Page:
Establishment vs. outsiders in primaries

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WASHINGTON -- It's the political establishment vs. the outsiders in Tuesday's primaries. And the establishment has the better odds.

Republican Sens. John McCain and Lisa Murkowski are poised to win bitter primaries in Arizona and Alaska against tea-party-backed candidates.

In Arizona, former Rep. J.D. Hayworth hoped anti-incumbent sentiment would help him return to Washington. The radio host's challenge to McCain appeared to fall flat, though. One poll last month showed McCain, the 2008 Republican presidential candidate, with a lead of as much as 45 percentage points.

McCain's former running mate, former Alaska Gov. Sarah Palin, tried to help a tea-party-backed candidate in Alaska. But newcomer Joe Miller is not expected to upset the popular Murkowski.

McCain faces voters, hopes to turn back challenger

Two years after his tough loss in pursuit of the White House, McCain faces voters again Tuesday. This time he's poised to fare better.

Once considered one of the Senate's most vulnerable incumbents, McCain is now the clear front-runner against conservative challenger J.D. Hayworth in Arizona's Republican primary.

Hayworth, a former congressman and talk-radio host, has given an alternative to conservatives frustrated with McCain's famous willingness to buck his party and work with Democrats on issues like campaign finance, immigration and climate change.

But McCain, who has never lost an election in his home state, has fought hard to cut into Hayworth's credentials as a conservative outsider.

Brewer faces Republican primary Tuesday in Ariz.

Gov. Jan Brewer faces a little-known moderate Tuesday in a Republican primary election contest in that saw her prospects boosted by her signing of a controversial law targeting illegal immigration. Meanwhile, Attorney General Terry Goddard is unopposed for the Democratic nomination.

Brewer's only active opponent in the closing month of the campaign was Matthew Jette (JETT-ee) , a former pharmaceutical salesman now working as a part-time university instructor.

Businessman Buz Mills suspended his mostly self-funded campaign for the Republican nomination after trailing in polls despite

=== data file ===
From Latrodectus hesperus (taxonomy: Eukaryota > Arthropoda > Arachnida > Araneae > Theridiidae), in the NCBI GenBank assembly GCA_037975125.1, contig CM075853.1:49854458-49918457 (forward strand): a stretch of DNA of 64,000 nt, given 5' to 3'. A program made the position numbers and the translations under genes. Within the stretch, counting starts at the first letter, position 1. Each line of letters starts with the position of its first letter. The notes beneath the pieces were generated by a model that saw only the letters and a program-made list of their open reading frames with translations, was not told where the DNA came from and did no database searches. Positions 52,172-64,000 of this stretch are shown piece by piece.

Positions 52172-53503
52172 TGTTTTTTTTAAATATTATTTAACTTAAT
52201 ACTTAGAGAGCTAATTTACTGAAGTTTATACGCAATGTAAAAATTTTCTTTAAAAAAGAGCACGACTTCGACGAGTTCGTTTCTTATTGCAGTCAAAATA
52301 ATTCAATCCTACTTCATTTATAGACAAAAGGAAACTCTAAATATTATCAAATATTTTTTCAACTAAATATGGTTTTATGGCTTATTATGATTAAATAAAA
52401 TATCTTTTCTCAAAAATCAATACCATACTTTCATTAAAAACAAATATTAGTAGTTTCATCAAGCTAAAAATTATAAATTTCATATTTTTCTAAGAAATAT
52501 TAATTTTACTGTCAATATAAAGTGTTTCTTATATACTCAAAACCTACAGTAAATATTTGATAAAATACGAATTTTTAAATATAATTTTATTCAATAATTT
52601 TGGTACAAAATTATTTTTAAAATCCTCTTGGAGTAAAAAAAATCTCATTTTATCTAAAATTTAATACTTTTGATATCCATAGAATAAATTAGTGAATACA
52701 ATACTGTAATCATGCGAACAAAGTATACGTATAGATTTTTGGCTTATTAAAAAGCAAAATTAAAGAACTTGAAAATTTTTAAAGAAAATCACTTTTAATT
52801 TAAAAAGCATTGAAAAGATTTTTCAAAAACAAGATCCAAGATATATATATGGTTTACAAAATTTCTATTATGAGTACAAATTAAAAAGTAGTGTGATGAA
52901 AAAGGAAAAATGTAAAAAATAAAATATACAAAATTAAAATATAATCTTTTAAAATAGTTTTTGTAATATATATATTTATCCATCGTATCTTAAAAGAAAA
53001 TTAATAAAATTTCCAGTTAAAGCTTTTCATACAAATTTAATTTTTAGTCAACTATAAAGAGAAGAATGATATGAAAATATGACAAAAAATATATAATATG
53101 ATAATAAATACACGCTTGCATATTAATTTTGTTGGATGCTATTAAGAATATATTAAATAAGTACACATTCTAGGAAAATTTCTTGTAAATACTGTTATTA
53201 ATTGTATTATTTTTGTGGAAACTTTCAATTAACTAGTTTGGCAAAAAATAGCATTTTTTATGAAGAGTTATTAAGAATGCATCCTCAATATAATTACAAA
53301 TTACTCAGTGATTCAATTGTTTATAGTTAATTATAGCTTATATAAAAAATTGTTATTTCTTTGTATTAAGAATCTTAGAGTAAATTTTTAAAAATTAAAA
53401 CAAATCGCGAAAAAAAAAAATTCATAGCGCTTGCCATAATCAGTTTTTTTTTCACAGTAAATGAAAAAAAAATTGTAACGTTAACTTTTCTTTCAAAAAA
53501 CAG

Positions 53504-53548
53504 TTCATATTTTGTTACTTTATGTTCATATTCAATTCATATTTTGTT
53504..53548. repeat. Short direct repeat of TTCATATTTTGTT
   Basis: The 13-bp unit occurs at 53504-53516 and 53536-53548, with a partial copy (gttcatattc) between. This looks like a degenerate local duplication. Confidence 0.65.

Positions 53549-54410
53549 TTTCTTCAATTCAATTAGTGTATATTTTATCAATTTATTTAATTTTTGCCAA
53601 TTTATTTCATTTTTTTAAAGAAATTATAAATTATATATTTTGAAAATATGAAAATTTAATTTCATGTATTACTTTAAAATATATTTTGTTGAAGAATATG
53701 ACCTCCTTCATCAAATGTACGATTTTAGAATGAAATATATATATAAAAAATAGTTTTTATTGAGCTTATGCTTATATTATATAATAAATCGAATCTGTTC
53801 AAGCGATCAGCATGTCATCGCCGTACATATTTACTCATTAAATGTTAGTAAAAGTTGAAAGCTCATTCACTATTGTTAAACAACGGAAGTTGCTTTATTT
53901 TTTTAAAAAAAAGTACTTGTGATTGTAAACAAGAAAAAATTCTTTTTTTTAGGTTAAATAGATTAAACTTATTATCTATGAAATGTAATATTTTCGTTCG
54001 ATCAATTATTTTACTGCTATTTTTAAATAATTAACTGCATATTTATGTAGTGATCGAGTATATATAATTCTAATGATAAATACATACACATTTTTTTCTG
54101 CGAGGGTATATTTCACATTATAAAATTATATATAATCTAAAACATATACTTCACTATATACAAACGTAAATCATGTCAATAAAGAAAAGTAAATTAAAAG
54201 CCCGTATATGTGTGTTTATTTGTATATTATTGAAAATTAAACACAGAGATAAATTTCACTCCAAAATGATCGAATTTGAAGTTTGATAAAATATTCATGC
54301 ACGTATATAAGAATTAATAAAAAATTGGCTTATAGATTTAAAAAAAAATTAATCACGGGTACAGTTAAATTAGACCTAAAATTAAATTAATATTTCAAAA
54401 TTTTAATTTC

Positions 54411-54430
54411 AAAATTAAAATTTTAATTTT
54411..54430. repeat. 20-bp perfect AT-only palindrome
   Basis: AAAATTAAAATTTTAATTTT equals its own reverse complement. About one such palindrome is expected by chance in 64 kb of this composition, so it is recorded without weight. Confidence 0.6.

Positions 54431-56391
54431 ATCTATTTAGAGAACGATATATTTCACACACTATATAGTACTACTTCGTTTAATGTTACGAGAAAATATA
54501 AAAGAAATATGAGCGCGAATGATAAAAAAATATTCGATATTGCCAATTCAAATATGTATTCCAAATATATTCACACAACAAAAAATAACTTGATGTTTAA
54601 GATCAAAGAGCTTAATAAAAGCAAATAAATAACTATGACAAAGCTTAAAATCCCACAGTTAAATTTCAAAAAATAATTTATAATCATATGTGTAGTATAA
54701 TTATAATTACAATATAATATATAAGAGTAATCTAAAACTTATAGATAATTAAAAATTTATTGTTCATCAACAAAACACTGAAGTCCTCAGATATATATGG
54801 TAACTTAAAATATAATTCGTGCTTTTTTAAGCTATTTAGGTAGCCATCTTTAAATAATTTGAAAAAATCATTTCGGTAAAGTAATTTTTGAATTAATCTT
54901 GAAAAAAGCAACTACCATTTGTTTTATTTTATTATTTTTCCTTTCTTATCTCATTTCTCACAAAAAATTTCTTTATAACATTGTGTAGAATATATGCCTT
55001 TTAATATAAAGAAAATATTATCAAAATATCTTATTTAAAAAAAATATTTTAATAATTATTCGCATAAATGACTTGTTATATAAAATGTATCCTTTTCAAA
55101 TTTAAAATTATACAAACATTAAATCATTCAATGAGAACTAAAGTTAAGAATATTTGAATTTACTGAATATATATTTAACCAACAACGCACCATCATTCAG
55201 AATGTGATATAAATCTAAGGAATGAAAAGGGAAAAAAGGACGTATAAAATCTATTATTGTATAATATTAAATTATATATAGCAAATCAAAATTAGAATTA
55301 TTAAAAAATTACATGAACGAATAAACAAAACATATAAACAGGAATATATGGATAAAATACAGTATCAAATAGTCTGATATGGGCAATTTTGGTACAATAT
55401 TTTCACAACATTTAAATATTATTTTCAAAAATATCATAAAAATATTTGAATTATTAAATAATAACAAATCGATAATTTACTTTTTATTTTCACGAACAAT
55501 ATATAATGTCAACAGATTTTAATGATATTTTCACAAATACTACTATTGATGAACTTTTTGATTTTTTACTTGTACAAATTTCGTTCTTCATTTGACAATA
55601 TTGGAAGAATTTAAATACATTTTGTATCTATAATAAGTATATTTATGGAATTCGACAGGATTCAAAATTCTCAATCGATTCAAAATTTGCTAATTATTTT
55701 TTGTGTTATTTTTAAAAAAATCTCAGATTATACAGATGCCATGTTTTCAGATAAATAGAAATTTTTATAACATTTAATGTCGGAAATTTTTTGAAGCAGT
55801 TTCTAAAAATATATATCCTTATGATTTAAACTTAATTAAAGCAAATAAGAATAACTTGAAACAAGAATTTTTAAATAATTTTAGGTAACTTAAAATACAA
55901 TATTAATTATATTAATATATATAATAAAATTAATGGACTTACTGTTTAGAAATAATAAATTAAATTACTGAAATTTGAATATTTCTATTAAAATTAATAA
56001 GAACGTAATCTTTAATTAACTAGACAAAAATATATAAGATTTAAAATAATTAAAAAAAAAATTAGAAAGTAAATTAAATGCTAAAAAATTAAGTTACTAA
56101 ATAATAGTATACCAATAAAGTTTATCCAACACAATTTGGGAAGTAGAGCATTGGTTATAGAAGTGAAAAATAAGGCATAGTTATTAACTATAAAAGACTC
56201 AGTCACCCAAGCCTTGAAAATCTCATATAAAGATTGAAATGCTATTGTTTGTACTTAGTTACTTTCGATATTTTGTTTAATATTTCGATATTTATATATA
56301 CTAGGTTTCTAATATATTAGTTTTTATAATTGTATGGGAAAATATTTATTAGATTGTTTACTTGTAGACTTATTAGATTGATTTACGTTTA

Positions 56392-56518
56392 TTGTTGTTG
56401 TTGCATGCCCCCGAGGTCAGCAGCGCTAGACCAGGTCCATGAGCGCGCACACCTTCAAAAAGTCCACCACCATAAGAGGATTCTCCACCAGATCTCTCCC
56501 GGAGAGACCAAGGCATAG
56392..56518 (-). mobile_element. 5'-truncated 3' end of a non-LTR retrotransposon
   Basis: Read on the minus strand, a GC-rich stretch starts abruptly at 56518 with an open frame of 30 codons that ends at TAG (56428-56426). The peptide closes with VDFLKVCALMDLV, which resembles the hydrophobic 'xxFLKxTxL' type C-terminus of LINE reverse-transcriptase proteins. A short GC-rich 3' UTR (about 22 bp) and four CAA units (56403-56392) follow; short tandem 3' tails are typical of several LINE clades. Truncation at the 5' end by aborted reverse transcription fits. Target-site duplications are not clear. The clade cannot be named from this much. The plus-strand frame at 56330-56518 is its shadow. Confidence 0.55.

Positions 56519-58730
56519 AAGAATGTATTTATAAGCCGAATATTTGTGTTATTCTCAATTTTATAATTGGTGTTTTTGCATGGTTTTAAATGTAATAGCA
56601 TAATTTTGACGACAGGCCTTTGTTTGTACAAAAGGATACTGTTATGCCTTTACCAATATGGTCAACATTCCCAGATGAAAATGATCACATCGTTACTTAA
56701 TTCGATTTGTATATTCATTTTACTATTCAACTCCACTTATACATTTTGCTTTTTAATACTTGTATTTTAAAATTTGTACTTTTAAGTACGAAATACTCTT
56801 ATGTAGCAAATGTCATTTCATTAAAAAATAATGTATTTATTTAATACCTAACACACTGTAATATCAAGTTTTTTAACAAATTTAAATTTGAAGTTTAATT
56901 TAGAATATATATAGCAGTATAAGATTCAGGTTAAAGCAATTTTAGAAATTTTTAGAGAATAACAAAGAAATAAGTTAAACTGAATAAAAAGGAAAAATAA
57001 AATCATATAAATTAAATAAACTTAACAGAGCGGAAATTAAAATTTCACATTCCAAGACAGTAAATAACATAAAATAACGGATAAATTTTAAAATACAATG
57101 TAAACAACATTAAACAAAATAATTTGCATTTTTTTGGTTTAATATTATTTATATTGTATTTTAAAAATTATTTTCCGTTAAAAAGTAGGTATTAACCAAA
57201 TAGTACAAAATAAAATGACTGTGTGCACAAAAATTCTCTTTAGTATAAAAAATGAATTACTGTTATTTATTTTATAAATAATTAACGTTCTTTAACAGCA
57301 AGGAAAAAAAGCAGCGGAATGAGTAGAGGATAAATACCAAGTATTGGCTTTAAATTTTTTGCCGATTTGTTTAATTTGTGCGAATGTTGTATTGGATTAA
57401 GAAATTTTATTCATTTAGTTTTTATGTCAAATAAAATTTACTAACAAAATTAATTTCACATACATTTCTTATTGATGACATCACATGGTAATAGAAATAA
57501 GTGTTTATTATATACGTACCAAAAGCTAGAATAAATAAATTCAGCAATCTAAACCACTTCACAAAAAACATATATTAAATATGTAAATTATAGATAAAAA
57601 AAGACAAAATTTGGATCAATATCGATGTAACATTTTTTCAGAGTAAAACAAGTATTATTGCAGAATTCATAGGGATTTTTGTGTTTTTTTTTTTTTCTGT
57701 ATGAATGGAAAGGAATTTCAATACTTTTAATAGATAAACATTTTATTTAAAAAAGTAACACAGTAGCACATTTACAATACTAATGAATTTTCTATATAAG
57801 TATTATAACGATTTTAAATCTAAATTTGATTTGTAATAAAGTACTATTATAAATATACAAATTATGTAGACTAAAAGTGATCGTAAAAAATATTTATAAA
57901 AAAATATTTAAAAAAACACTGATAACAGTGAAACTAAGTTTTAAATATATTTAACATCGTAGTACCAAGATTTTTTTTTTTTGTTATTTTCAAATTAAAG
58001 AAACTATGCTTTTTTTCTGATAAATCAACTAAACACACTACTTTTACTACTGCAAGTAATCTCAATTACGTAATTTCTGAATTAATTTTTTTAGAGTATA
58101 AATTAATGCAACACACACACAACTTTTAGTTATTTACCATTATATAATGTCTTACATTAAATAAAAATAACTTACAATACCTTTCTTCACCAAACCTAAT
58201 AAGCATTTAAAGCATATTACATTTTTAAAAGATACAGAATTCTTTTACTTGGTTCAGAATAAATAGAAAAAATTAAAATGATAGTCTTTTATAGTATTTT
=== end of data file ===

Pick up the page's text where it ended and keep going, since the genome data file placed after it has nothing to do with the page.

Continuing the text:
spending more than $3 million.

State Treasurer Dean Martin formally withdrew from the race but too late for his name to be pulled from the ballot.

2 vie for Democratic nod for AZ secretary of state

A state lawmaker and a former Arizona real estate commissioner are facing off for the Democratic nod for secretary of state.

The race to become the state's chief elections officer and second in line to the governor drew fewer than a handful of candidates this year.

The only contest in Tuesday's primary is between Democrats Chris Deschene of LeChee on the Navajo Nation and Sam Wercinski of Phoenix.

Wercinski, the ex-real estate commissioner, has outspent Deschene in the race by more than $30,000 in his first run at a political office. Deschene touts his experience as a lawmaker, engineer and attorney.

Both men say they want the secretary of state to have a more active role in state government that would better reflect the duties assumed when the governor is absent.

Voters to pick Ariz. attorney general nominees

Voters in Tuesday's primary elections will narrow the field of candidates seeking the Arizona attorney general's post.

Former Maricopa County Attorney Andrew Thomas faces state Superintendent of Public Instruction Tom Horne in the Republican primary.

Former state financial regulator Felecia Rotellini, state Rep. David Lujan and former state prosecutor Vince Rabago are vying to become the Democratic nominee.

The candidates in the race to replace Attorney General Terry Goddard pushed plans to confront Arizona's border woes, fight crime and protect consumers.

But the primary race was overshadowed by rancor, mostly between Thomas and Horne.

Wide-open race for state treasurer's job

Three current or former Arizona lawmakers, a former presidential adviser and a business executive are among the candidates in Tuesday's primary election for state treasurer.

The only Democrat running for the job of Arizona's chief financial officer is Andrei Cherny, a former assistant attorney general and adviser to former President Bill Clinton and former Vice President Al Gore.

Republican candidates include state Sens. Thayer Verschoor and Barbara Leff, former state Rep. Ted Carpenter and political newcomer Doug Ducey, who's the former CEO of Cold Stone Creamery.

Ducey has been endorsed by current state treasurer Dean Martin, who has held the office since 2006. Martin, a former Republican state senator, ran for the GOP gubernatorial nomination this year but dropped out of the race in July.

Arizona voters picking party nominees for Congress

Voters across Arizona are choosing party nominees for the state's eight congressional districts in Tuesday's primary.

The most high-profile race is for the potential successor for retiring Republican John Shadegg in the 3rd District, which has drawn 10 Republican primary candidates. Ben Quayle, son of former Vice President Dan Quayle, and Steve Moak, a wealthy businessman, have spent the most money. The crowded field also includes three former state lawmakers and the mayor of Paradise Valley. Phoenix lawyer and businessman Jon Hulburd is the only Democrat running.

The 1st, 5th and 8th districts are currently held by Democrats who are considered vulnerable. That's drawn a field of 18 Republicans vying for the chance to take them on.

(Copyright 2010 by The Associated Press. All Rights Reserved.)